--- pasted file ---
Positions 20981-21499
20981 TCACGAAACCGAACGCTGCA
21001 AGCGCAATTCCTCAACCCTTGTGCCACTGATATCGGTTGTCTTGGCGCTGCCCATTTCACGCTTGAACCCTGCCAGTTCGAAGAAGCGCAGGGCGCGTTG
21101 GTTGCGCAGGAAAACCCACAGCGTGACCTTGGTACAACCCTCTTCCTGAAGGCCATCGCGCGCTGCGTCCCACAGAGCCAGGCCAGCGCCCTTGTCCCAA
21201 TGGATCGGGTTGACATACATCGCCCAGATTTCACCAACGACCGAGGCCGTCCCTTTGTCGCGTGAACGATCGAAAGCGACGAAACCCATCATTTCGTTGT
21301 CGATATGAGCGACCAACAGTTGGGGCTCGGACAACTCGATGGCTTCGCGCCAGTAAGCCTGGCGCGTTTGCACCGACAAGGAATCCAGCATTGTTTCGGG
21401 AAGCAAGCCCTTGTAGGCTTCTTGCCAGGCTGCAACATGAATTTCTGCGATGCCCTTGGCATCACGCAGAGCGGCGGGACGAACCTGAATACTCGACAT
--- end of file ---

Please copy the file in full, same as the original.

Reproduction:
Positions 20981-21499
20981 TCACGAAACCGAACGCTGCA
21001 AGCGCAATTCCTCAACCCTTGTGCCACTGATATCGGTTGTCTTGGCGCTGCCCATTTCACGCTTGAACCCTGCCAGTTCGAAGAAGCGCAGGGCGCGTTG
21101 GTTGCGCAGGAAAACCCACAGCGTGACCTTGGTACAACCCTCTTCCTGAAGGCCATCGCGCGCTGCGTCCCACAGAGCCAGGCCAGCGCCCTTGTCCCAA
21201 TGGATCGGGTTGACATACATCGCCCAGATTTCACCAACGACCGAGGCCGTCCCTTTGTCGCGTGAACGATCGAAAGCGACGAAACCCATCATTTCGTTGT
21301 CGATATGAGCGACCAACAGTTGGGGCTCGGACAACTCGATGGCTTCGCGCCAGTAAGCCTGGCGCGTTTGCACCGACAAGGAATCCAGCATTGTTTCGGG
21401 AAGCAAGCCCTTGTAGGCTTCTTGCCAGGCTGCAACATGAATTTCTGCGATGCCCTTGGCATCACGCAGAGCGGCGGGACGAACCTGAATACTCGACAT